- The properties that house Southside Virginia’s oldest radio station in continuous operation — WSVS in Crewe in Nottoway County.
The roughly 11-acre property originally served as the transmission center of three off-site broadcast stations of the WSVS radio program, which first hit the airwaves on April 6, 1947.
The present WSVS building, constructed in 1953 of parged concrete block, is attached to the original 1947 AM transmitter building. Also located on the property are the 1949 tower and FM transmitter building along with other historically contributing structures. Deejay and musician Jody Rainwater, who had played with Earl Scruggs and Lester Flatt’s Foggy Mountain Boys and worked at WSVS for nearly 20 years starting in 1952. He contributed to the station’s success through his promotion of bluegrass music and popular musicians who performed in the studio.
- The Green Pastures Recreation Area, later known as Longdale Day Use Area, in Alleghany County. It opened around 1939 as the first and only U.S. Department of Agriculture Forest Service recreation site for African Americans within Virginia and, likely, the only one of its kind nationwide during the era of racial segregation. It was certainly one of very few outdoor recreational areas open to African Americans in the central Appalachian region.
The Civilian Conservation Corps (CCC) initially constructed Green Pastures between 1938 and 1940 for the USDA Forest Service, laying it out within the George Washington National Forest. CCC laborers built a small lake with a sandy beach, a bathhouse, picnic shelter, toilets, playing fields, hiking trails, and improved walking paths and parking areas. The facility was meant to complement the six Virginia state parks opened in 1936 including nearby Douthat State Park, also built by the CCC. Though not legally mandated, the state parks were effectively whites-only.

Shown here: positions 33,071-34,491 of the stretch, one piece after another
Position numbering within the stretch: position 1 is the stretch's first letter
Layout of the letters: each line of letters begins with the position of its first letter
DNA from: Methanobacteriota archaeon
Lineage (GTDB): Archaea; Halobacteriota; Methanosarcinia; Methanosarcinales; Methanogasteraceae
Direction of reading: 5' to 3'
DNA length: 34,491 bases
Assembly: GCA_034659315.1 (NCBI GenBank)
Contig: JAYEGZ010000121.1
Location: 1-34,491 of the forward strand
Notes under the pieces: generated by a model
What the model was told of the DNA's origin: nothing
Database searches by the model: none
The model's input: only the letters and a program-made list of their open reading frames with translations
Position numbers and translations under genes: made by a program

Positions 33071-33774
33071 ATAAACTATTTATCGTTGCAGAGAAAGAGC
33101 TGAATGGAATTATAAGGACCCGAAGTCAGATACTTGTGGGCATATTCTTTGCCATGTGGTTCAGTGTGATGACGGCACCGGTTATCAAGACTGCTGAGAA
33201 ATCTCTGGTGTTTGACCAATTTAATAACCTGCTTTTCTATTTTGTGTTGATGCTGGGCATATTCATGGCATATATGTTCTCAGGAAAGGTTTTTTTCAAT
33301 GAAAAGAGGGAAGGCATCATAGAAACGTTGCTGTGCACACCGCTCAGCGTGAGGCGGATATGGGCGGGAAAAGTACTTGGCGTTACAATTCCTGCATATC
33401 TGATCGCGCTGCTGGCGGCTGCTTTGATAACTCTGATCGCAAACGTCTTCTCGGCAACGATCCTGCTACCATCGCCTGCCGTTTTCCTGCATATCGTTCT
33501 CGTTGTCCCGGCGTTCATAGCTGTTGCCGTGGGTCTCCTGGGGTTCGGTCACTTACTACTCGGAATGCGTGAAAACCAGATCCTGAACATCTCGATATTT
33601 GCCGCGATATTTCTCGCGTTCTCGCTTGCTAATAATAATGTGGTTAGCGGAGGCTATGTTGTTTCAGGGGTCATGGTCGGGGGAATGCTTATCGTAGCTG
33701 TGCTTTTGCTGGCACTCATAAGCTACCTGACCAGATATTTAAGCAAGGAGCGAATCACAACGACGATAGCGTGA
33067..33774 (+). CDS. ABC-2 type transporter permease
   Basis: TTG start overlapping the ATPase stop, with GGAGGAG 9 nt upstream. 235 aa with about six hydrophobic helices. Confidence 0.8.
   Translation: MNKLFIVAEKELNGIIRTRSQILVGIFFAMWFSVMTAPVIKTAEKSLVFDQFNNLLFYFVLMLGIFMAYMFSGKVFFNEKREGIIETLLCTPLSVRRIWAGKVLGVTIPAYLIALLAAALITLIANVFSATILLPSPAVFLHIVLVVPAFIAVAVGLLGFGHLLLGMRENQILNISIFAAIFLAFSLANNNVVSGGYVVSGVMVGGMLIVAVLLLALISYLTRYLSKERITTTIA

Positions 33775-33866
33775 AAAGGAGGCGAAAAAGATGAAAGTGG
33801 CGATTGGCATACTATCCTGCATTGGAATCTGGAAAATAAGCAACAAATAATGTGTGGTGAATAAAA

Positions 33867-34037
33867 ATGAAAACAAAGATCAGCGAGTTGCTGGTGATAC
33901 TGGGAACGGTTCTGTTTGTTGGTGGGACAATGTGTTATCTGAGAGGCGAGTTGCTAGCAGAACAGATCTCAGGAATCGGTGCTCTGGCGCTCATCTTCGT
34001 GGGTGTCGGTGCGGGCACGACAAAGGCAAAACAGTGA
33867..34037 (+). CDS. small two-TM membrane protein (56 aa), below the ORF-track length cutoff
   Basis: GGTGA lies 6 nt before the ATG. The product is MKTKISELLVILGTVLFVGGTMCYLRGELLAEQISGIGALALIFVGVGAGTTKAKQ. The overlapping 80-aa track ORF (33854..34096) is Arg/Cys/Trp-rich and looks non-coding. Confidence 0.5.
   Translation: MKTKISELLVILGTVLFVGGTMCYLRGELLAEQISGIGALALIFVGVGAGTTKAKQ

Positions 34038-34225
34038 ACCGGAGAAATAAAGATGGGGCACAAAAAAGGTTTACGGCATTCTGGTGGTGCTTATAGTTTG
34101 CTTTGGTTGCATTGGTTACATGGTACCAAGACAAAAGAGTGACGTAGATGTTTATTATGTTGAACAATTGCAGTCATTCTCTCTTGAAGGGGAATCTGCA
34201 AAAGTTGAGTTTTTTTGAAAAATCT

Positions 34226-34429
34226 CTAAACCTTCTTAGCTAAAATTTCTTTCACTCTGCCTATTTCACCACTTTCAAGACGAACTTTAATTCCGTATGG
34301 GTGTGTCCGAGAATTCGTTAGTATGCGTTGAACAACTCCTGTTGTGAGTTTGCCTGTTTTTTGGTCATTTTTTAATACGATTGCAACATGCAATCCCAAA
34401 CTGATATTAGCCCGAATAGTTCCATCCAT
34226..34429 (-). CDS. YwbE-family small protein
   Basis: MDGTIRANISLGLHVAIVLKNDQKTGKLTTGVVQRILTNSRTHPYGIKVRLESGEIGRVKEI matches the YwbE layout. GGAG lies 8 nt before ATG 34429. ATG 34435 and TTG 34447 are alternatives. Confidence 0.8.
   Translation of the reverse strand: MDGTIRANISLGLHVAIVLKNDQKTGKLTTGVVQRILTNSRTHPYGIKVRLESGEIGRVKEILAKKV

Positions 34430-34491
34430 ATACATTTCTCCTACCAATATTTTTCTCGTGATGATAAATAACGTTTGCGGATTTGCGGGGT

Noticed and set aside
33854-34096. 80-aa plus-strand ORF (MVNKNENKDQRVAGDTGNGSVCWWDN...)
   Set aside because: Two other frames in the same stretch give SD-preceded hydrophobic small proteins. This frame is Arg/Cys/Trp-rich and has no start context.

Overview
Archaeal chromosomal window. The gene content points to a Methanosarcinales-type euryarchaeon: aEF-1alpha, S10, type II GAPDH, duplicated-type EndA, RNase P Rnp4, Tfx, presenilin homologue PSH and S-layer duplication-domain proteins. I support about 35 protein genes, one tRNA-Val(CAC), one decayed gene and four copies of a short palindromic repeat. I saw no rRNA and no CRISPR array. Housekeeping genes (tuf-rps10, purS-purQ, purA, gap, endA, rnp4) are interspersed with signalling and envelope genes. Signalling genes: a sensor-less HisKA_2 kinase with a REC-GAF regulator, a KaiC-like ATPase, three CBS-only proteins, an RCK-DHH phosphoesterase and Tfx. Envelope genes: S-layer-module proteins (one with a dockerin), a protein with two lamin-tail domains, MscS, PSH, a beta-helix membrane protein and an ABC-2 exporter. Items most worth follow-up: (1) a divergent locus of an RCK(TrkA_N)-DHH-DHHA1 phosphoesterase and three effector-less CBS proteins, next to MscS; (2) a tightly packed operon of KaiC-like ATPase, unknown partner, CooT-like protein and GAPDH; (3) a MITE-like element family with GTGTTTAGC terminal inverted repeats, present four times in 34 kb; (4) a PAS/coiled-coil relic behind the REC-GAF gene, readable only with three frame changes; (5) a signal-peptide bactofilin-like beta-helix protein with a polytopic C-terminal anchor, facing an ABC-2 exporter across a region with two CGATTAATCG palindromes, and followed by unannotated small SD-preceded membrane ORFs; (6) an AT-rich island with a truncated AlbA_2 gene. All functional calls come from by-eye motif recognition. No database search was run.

An NAACP-led campaign resulted in a meeting between federal and state land management agencies—the USDA Forest Service, National Park Service, Virginia State Parks and the Virginia Department of Forestry — during which the Forest Service agreed to host an African American recreation area. In 1950, Green Pastures was officially integrated, and in 1964 the named changed to Longdale. During the 1940s and 1950s the park saw construction of the Downy Branch water management resources, including two small dams, a reservoir, and a chlorination station. In all, the 133-acre property contains a mix of 21 historically contributing buildings, sites, and structures.
- Calfee Training School in Pulaski County was constructed in 1939, with federal funding from the Public Works Administration, to provide an elementary school for the Town of Pulaski’s Black students. Significantly, construction of the school was spurred by African American teachers and parents who filed petitions demanding improved teacher salaries and educational facilities. During the initial planning, the local Black community lobbied to expand the proposed building’s plans. That resulted in the addition of an auditorium wing to the building, but the loss of access to secondary education for Black students in the county and the removal of the school’s principal. Consequently, the county’s African American students seeking a secondary education had to attend the Christiansburg Institute in neighboring Montgomery County. The one-story, Colonial Revival-style Calfee Training School closed in 1966 when Pulaski County desegregated its school system, and reopened in 1968 as an integrated Pulaski Primary School for kindergarten students.